Visually challenged Indo-Canadian teenager rocks Punjabi music

January 18th, 2009 - 2:56 pm ICT by IANS  

Chandigarh, Jan 18 (IANS) He lost his eyes to cancer when he was just six months old, but his love for music and sheer determination has made 14-year-old Indo-Canadian Jugpreet Bajwa aka Juggy Jag a top name in Punjabi music in Canada. He released his first Punjabi album, “Juggy De Nakhare”, here.

“He could be a role model for millions of people on this earth who are suffering from one or the other disease. I am amazed to see the dedication of this boy towards music. During the recording, everyday he worked for 10 to 12 hours,” said Charan Thakur, composer and producer of the album.

Released Thursday, “Juggy De Nakhare” is a mixture of Punjabi hip-hop and soothing classical music. There are nine songs in the album including one Hindi song and it took Jag 25 days to complete the album.

“I am trained in Indian classical music and can sing any type of song like classical, ghazals, bhajans, folk, bhangra, Hindi Bollywood or latest rock and hip-hop,” Jag told IANS.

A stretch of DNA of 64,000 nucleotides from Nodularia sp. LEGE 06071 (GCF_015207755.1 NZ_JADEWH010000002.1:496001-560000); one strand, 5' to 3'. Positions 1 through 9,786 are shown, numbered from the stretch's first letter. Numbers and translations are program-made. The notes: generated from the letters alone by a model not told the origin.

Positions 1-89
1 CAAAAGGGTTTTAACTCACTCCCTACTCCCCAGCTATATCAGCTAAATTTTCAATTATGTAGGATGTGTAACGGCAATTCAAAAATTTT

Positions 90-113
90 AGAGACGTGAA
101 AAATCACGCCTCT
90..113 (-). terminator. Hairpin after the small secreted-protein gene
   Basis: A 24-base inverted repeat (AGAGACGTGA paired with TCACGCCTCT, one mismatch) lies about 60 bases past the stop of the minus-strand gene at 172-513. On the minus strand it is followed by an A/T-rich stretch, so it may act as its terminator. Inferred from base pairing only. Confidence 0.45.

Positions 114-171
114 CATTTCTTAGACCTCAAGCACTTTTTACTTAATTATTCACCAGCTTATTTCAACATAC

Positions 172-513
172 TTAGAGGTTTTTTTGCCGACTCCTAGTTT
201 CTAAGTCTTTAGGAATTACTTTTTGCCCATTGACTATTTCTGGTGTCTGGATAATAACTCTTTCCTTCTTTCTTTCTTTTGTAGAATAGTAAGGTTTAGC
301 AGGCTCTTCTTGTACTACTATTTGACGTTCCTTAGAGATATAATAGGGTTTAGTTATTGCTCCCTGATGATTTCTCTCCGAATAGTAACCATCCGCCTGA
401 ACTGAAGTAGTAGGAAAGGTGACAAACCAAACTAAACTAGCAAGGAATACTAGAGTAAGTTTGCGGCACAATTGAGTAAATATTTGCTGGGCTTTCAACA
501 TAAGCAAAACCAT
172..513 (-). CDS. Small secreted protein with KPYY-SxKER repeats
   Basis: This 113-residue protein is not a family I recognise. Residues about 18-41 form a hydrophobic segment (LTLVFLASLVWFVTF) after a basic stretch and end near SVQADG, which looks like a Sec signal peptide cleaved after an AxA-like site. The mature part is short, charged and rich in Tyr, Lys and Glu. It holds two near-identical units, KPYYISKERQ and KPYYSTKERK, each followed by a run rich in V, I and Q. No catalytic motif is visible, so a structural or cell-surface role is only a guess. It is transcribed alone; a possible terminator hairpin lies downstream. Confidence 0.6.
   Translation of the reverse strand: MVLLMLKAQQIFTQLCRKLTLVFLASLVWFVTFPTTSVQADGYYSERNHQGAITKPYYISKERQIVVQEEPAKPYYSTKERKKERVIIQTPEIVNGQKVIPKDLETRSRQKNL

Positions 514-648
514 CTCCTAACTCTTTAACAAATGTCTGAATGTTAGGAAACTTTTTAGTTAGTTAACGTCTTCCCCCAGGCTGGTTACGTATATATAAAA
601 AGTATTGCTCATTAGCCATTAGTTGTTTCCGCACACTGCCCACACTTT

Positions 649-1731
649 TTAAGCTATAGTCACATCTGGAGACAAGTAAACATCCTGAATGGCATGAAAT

“I started learning music at the age of four and gave my first stage performance at the age of six. Till date, I have performed in more than 350 stage shows. In 2007, I had my own exclusive sold out concert in Vancouver,” stated Jag.

Jag was born and brought up in Canada and presently resides in Vancouver with his family. He has two siblings and his father, Jagbir Singh is in real estate business there.

But life has not been an easy journey for Jag so far. A few months after his birth, he was detected with retinoblastoma cancer and both his eyes were removed by the doctors for his treatment.

A hard core fan of Gurdas Mann and Shankar Mahadevan, Jag wants to make a career in the music industry. Right now, he studies in Class 8 and loves skating, travelling and swimming.

In 2007, Jag also won the Bollywood Ek Tara competition in Vancouver in which many professional singers between the age group of 13 to 55 participated.

Recently, Jag was also invited by doctors of the Postgraduate Institute of Medical Education and Research here to give a performance before the patients who are suffering from fatal diseases.

“I performed a musical show there for the patients to motivate them. I tried to inspire them to take life as it comes, with grit. I also narrated my story to the children present there; the idea was just to motivate them to take a positive approach in life,” said Jag.

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